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Current PhD projects

1. Natural product discovery from rare microorganism using genome mining approach

Project description:

Huge progress in our understanding of the molecular mechanisms of natural product biosynthesis has been made in the last two and a half decades. This has underpinned the development, of genome mining as a tool for the discovery of novel bioactive natural products, leading to renewed industrial interest in such compounds as leads for the development of novel drugs and agrochemicals. Over the past decade, microbial genome sequencing projects have uncovered hundreds of so-called “cryptic” natural product biosynthetic pathways, for which the metabolic products are unknown. Marine actinobacteria have been shown to be a particularly prolific resource of cryptic biosynthetic pathways and, given the provenance of this group of microorganisms, it seems highly likely that many of the metabolic products of such pathways will be novel antimicrobials with the potential to tackle the emerging health threat posed by AMR. Advances in both DNA sequencing technology has made it possible to obtain complete bacterial genome sequences using Pacific Biosciences SMRT sequencing in a matter of weeks. The long sequence reads generated by Pacific Biosciences SMRT sequencing facilitates the correct assembly of natural product biosynthetic gene clusters (BGCs), especially those encoding modular polyketide synthase (PKS) or nonribosomal peptide synthetase (NRPS) multienzymes, which are frequently involved in antibiotic biosynthesis.

In collaboration with the Ocean University of China, the candidate will carry out initial LC-ESI-TOF-MS survey of the metabolites produced by marine microorganism strain selected for genome sequencing. This will facilitate rapid de-replication to avoid rediscovery of known compounds. Molecular formulae and UV-Vis spectra generated by these analyses will be compared with databases to ascertain whether they correspond to known natural products. Subsequently, the candidate will analyse metabolite profiles of both wild type and non-producing mutant strains generated by collaborators, purify novel compounds for structure elucidation and investigate activity against the ESKAPE panel of pathogens. The purified material will be used for further anti-microbial property investigation.

During this project, you will learn advanced analytical chemistry techniques, including bacterial fermentation optimisation and natural product extraction, normal phase and reverse phase liquid chromatography, dereplication, modern high resolution and high accuracy mass spectrometry and NMR for structural elucidation.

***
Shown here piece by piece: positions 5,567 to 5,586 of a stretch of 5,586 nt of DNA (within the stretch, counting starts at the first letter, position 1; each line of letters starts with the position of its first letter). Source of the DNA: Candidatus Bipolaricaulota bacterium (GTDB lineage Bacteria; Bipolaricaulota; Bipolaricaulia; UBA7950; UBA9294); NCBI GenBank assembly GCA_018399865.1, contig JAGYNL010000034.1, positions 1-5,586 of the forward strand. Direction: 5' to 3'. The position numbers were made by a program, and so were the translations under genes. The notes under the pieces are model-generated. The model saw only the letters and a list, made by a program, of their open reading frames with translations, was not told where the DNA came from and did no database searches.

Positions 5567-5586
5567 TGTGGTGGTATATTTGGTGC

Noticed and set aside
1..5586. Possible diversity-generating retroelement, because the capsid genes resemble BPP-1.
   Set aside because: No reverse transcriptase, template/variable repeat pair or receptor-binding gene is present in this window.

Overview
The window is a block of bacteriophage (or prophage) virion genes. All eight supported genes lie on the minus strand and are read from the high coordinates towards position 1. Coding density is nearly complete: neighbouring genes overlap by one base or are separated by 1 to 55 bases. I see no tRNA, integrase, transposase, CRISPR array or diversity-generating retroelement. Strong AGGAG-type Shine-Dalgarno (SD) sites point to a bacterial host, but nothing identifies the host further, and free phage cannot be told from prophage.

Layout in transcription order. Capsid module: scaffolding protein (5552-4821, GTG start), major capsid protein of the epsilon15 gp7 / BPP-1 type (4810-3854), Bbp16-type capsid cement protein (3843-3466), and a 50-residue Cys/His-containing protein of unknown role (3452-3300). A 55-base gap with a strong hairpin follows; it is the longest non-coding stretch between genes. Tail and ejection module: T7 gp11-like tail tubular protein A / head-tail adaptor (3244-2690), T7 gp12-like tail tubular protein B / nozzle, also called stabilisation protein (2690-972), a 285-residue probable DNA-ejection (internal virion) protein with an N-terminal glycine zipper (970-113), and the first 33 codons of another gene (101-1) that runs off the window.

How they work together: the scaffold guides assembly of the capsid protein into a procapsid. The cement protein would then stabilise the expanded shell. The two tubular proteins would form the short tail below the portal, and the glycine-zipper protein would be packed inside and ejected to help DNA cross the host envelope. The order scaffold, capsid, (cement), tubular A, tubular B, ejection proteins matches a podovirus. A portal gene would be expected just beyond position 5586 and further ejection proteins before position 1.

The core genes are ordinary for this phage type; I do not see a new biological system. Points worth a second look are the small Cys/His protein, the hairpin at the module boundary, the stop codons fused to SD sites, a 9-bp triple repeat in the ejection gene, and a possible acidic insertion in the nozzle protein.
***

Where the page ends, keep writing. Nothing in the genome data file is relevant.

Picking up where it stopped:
Project Aims:

1. Optimizing fermentation conditions, manipulating regulatory factors to activate silent gene cluster or enhance gene expression and improve titer of bioactive compounds.

2. De-replication with high resolution LC-MS/MS to identify potential novel compounds.

3. Purify novel antibiotics, structure elucidation using a combination of 1D, 2D NMR and high resolution MS, MS/MS techniques.

4. Purified bioactive compounds will be evaluated for their antimicrobial activity against a range of Gram-positive and Gram-negative bacteria, including representative members of the ESKAPE panel of pathogens.

2. Investigation of the effect of agrochemicals on the enviroment and their connection with antimicrobial resisitance

Project description:

The discovery and usage of antibiotics have made enormous contribution to human and animal health worldwide. However, the overuse of antibiotics, particularly in agricultural applications have significantly accelerated the emergency of multidrug resistant pathogenic microorganisms, which pose serious threat to both human and animal health. Most of the antibiotics used either in human or animal are eventually ended up in the environment in its active form. It is widely reported that many clinically used antibiotics have been detected from polluted soil and waters samples, often at concentration high enough to put microorganisms in the environment under elevated and persistent selective pressure and promote resistance to evolve. It is foreseeable that resistance genes developed in non-pathogenic environmental microorganism can eventually reach pathogens through the exchange of genetic material, such as horizontal gene transfer. To understand the fate of antibiotics in the environment, we first need to determine their distribution and then to accurately quantify their level and monitor their degradation. Combining with molecular microbiological detection of resistant genes, a complete picture of environmental impact of antibiotic usage can be established.

During this project, you will use advanced analytical tools, including high performance liquid chromatography, high resolution mass spectrometry and nuclear magnetic resonance spectroscopy to establish methodology to identify, characterise and quantify agrochemicals, including veterinary antibiotics, insectcides, herbcides and their degradation products. In collaboration with colleagues in the School of Life Sciences at Warwick, you will also receive training in advanced microbiology techniques and experimental design.

Project Aims:

1. Environmental sample collection and processing

2. Metabolite profiling and identification of known and novel compounds.

3. MRM based quantitation method development on triple quadrupole mass spectrometer.

4. Quantify target compounds.

5. Analysis the connection with agrochemical usage and antimicrobial resistance through collaboration with SLS.